Yesterday, President Trump issued his latest warning to the GOP Senate, saying that this was their "last chance to do the right thing" and repeal the Obama-era health-care law and replace it with something better. Reform-minded conservative commentators like The New York Times' Ross Douthat are already suggesting the opposite: that the GOP should stop trying to tackle issues, like health care, on which the party has no consensus on what it wants, and focus instead on areas of agreement, like taxes.
Me? I don't think Douthat goes far enough. I think the GOP, and the Trump administration in particular, should embrace their most basic instinct and do absolutely nothing.
Trump should know better than to think passing the GOP agenda will improve his popularity, even with Republicans. When Trump ran for the nomination, he ran explicitly against virtually everything that the more traditional Republican candidates advocated doing. Fighting in the Middle East, cutting entitlements, rolling back gay marriage, passing multilateral trade deals: If the GOP was for it, he was against it. As president, Trump has delegated most of the lawmaking and priority setting to the Republican Congress, and the results are predictable: an agenda that is exceptionally unpopular with the American people, and not even especially popular with Republicans. Indeed, the GOP has accomplished the remarkable feat of making ObamaCare popular simply by proving that they have no good ideas about what to replace it with.
So why not switch to a more popular subject, like cutting taxes? Well, consider the risks of action.
A complex tax reform aiming to be revenue-neutral would have to raise taxes on somebody, or would have to be offset with spending cuts. Neither is going to prove at all popular. A simpler, unfunded tax cut, meanwhile, would have to be temporary (because if it increased the deficit beyond a 10-year window it would be ineligible for reconciliation), and would transparently increase the deficit, potentially by trillions. The latter would inevitably give moderates hives, while hardcore conservatives would likely hold out for something that structurally changed the federal code, pointing out, correctly, that George W. Bush's temporary tax cuts gave the next Democratic president leverage to raise rates only on higher incomes, and thereby make the code more progressive — the opposite of the base-broadening aim of conservative tax reformers.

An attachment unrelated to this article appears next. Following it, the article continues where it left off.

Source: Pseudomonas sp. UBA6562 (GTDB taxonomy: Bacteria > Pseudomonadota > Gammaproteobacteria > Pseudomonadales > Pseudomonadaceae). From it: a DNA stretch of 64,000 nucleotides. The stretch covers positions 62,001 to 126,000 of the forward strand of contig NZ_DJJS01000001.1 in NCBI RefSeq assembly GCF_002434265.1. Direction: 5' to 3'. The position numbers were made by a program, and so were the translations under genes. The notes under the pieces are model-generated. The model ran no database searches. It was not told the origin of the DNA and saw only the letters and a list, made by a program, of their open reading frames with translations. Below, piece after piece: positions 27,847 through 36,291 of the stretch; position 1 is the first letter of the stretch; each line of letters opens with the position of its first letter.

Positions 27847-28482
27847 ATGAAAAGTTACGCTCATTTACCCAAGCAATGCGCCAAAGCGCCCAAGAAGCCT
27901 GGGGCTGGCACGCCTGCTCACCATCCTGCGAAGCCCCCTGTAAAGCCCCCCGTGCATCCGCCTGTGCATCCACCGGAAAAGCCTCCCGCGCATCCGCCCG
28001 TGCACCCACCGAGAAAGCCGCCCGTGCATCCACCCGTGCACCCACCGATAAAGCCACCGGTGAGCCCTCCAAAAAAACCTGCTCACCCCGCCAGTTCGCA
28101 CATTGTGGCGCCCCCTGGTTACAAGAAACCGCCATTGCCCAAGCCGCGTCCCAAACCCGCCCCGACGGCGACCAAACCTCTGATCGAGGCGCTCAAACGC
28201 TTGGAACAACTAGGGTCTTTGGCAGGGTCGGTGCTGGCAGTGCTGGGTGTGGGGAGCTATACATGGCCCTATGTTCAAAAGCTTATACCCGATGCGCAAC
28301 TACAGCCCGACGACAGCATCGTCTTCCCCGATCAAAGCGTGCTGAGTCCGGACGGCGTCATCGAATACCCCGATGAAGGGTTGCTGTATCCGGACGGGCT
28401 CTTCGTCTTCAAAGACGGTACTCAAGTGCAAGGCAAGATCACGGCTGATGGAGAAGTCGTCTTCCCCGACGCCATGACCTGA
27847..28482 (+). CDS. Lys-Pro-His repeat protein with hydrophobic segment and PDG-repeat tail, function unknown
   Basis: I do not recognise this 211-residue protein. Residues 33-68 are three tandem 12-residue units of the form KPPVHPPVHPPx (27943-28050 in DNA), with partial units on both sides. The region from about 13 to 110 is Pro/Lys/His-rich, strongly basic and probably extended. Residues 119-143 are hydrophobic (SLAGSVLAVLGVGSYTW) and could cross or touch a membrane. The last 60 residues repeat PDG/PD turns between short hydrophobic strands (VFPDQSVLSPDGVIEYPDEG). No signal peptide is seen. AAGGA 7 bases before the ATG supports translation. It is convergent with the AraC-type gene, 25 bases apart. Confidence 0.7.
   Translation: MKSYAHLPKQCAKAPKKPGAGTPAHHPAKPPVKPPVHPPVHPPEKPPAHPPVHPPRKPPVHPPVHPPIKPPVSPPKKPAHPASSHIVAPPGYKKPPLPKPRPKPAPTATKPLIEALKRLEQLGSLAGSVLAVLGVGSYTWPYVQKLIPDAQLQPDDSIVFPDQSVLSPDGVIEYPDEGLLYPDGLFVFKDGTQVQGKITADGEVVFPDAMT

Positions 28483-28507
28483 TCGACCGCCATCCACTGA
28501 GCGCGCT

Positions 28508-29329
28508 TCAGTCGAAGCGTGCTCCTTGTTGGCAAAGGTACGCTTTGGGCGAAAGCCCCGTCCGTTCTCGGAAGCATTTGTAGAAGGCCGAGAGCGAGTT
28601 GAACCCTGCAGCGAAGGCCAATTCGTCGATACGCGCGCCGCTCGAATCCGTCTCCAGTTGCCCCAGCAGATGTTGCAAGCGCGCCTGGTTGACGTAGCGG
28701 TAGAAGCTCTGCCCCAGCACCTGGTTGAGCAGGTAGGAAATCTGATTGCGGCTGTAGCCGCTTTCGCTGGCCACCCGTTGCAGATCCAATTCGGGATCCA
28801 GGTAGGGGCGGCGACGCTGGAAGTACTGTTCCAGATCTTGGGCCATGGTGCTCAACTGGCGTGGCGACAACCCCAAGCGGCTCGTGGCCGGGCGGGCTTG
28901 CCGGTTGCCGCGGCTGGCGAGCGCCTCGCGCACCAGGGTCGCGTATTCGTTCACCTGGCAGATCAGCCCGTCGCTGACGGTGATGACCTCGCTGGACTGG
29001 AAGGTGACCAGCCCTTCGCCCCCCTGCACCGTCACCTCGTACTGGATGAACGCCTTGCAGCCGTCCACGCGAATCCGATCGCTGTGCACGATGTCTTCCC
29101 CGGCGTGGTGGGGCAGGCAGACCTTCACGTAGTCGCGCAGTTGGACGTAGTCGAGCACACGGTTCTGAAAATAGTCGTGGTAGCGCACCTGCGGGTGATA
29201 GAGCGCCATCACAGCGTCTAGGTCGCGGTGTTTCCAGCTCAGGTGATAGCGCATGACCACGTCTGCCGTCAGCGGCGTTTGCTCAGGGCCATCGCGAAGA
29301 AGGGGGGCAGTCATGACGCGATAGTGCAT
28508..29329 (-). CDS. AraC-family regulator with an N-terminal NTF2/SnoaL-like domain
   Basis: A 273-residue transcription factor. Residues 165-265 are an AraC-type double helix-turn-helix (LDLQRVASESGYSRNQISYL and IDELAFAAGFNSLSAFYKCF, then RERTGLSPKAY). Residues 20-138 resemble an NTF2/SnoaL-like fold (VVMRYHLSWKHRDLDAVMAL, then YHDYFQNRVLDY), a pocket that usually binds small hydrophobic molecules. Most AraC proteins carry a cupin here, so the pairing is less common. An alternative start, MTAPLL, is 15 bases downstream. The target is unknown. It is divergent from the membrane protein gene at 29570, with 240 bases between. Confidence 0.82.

Even if they shift to taxes, the GOP could find itself in exactly the same situation as it is today on health care, unable to agree with itself and deliver a win for the team.
But why do they need a win at all?
In 2018, Republicans will be playing on home turf, with only eight Senate seats out of 33 to defend, six of them impregnably safe. And while the Democrats have an advantage in generic polling in the House, they probably need as much as a five-point lead to have a chance to take over the chamber. In the absence of either a raft of Republican retirements or a "wave" of Democratic enthusiasm, the Republicans can hang on by playing defensively. So why go on offense with a bold agenda?
Trying to do things only gives the other party a target to shoot at. And from the war in Iraq to the bailout of the collapsing American financial system, the initiatives of the last Republican administration have not proved enduringly popular, to say the least. By contrast, if the Democrats have to run against a do-nothing Republican Congress, then the burden is on them to demonstrate plans that are popular with the American people. Most Americans don't think they have any — they think the Democrats' agenda is just trying to defeat Trump. In a purely negative election battle like that, the Republicans have a long track record of success.
Meanwhile, consider the impact of do-nothingism on the metric that matters most to Americans: the economy. Business likes predictability, and that's one thing that endless gridlock provides. Of course, business interests would prefer a big tax cut — but with corporate profits at record highs, there's precious little evidence that they need one to boost economic growth. And doing nothing can deliver a lot of goods to business anyway. Regulations can go unenforced, and taxes can effectively be cut simply by failing to conduct audits. Even the failure to staff the government fully can be spun as a reduction in head count by attrition. The stock market keeps going up and the unemployment rate keeps going down. Are Republicans really that confident that they could do better than that?
Republicans shouldn't worry about setting their sights low. On the contrary: They should embrace their inner Bob Dole, a man who once said of being a legislator: "All you need to know is this. You can never go wrong by voting for a bill that fails, or against a bill that passes."
So don't cut taxes. Don't cut spending. Don't repeal ObamaCare, and don't replace it. Don't pass laws. Don't start wars. Don't negotiate peace. Don't staff the government. Don't enforce regulations. Don't. Do. Anything.
Take a recess. Hit the links. And don't worry about it. After all, America is already great.